On Thu, Jul 27, 2017 at 8:12 PM, Paolo Vincenzo Olivo <pv...@outlook.it> wrote:
>> We can't rest on our laurels. We need to be open to obvious
>> improvements.
> This is a high-minded, wise way of talking I hadn't heard in a while. One
> point to you, deserved

There's always more to do.

FreeDOS really does work extremely well, and I'm very happy with it.
So it's not like I demand much or expect a miracle. If anything, I
just wonder what else I personally can get done with it (which often
means recompiling). "What can I do with it? What will it let me do?
What can I bend into shape? What can I fix or improve?"

So far, it does quite a lot. But that doesn't mean it can't do more.

I know I've said this before, and it's cliche but it's true:  "A poor
carpenter blames his tools".

> (But I'm not talking about stupid multimedia stuff or
>> anything overkill like that. I'm thinking much more reasonable goals.)
> I know that there many more important things to care about, and that there
> aren't neither many developers, nor much free time to develop anything for
> anyone. I suspected it to be a bit childish or, at least secondary to any
> project regarding any way to improve FreeDOS in what it currently does and
> does not, so I was prepared to receive such an answer.

It's neither childish nor bad to discuss things, dream even, about
future improvements. But we're probably not going to get a 64-bit
UTF-8 SMP rewrite!!

Though minor upgrades and cleanups are reasonable, I think. (Porting
most basic things to "Free" tools would be nice.)

> Anyway It was just an idea I wanted to share about what I thought FreeDOS to
> be missing. There are indeed many other ideas and projects to carry out, but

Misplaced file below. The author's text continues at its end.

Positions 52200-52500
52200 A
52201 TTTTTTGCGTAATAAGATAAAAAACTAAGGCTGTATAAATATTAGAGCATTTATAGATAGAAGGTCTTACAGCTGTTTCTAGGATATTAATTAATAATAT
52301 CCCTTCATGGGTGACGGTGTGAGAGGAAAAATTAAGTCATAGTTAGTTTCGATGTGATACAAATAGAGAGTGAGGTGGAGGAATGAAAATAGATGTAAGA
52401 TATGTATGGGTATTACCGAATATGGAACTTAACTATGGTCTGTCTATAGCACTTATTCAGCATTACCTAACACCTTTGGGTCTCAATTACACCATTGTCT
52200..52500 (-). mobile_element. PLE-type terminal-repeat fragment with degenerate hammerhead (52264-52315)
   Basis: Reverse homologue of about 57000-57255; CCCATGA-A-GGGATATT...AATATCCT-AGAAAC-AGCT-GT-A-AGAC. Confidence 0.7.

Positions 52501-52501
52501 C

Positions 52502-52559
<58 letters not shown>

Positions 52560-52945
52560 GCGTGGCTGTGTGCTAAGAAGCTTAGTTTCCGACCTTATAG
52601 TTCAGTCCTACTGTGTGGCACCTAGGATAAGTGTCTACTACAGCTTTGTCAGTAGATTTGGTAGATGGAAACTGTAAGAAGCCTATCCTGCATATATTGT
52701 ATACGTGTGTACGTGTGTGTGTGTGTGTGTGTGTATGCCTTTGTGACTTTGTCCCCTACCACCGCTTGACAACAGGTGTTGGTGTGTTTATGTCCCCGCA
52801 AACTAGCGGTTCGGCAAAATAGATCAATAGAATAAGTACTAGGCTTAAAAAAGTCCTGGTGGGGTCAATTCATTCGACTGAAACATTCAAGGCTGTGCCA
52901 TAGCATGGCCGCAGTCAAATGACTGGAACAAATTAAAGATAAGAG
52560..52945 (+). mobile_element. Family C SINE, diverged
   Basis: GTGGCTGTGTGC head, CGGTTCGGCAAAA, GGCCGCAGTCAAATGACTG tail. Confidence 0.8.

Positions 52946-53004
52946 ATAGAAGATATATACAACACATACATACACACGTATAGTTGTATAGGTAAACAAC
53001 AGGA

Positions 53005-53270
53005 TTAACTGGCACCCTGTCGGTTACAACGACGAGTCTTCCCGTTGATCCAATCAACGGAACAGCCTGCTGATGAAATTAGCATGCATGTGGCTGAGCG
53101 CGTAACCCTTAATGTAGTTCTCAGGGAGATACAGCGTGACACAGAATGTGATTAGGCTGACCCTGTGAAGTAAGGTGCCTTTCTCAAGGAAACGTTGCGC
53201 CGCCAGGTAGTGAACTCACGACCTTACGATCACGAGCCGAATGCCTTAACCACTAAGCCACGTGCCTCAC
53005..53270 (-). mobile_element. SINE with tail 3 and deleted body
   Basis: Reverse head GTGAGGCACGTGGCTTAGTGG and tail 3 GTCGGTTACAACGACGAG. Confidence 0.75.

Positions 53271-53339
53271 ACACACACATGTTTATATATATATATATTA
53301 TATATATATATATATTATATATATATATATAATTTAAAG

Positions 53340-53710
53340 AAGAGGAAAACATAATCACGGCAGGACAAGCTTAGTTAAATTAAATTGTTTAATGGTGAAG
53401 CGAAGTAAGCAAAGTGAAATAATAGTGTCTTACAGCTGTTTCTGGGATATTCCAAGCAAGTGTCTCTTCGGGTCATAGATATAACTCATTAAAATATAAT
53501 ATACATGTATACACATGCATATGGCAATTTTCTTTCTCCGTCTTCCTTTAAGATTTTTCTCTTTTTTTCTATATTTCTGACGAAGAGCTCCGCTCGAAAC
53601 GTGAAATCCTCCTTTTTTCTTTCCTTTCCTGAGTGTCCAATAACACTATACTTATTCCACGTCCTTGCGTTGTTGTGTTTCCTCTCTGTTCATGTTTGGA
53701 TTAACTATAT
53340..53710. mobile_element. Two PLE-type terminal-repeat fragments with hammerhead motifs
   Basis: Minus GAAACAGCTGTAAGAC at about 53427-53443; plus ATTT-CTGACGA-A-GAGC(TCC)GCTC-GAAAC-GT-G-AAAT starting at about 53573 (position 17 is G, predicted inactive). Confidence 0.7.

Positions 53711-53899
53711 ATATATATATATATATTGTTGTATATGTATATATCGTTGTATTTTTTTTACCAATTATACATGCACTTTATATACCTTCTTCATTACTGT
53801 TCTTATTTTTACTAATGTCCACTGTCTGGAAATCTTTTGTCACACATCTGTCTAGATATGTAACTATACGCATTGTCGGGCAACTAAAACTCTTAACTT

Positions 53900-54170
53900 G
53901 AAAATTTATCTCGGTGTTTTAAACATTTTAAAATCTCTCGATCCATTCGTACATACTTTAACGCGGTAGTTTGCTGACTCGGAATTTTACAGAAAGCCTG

> I saw that those things were somehow a work in progress, while I felt dthose
> aspect were being left behind..now I know why, thank you for this

Well, as mentioned, Win 16-bit is just too old and buggy ... and
abandoned and proprietary. It's not the worst idea to fix any
remaining bugs, but it's not easy work (at least for me). Personally,
I have zero interest in Win16. I don't even actively use WINE on my
(ancient, Lucid) Puppy Linux. WINE is cool, but I have zero apps that
I want to run. I would be hard-pressed to even find one. (Well, I
could think of a very very few, but clearly DOS is my passion, and I
have enough minor things to do there!!)

>>> Multitasking might be nice ....disliked in the Linux
> and GNU communities)>>.
> As I said, I agree that these are not viable options

Well, I'm not an engineer, and low-level stuff can be insanely complex
(ahem, USB). I'm lucky just to be able to rebuild the FD kernel, but I
have little clue on how to improve it. If anything, I'm more
comfortable (if only barely) in userland. Even that can get quite

>> Win95 (aka, MS-DOS 7.1) had FAT32 support.
> I know, but its really easier to find a working copy of FreeDOS than one of
> Win95 or  simple MS-DOS 7.1.  I do not own any of these and albeit being
> likely available on some legacy software site, like winworld pc, they would
> be, for experience, only for  50% of likelihood working.

Windows (e.g. 7, which I still use) would still let you make a "system
floppy". Even RUFUS will optionally use the (MS-DOS 8) image embedded
in DISKCOPY.DLL. But I hear rumors that Win10 doesn't have that
support anymore. (Not a huge surprise, just saying, that's a minor
flaw to me.) Granted, it's extremely minimal, almost useless by
default, and you can't default install (SYS) it at all (probably to
avoid tech support headaches about borked Windows).

You can still find various others DOSes online, but FreeDOS works fine
(thanks to a lot of work by various people over the years). There are
maybe a few very minor flaws, but overall it works great. I'm not
complaining, it's too good. Granted, it takes a lot of imagination
(and tinkering) to work in DOS. Some people just don't have the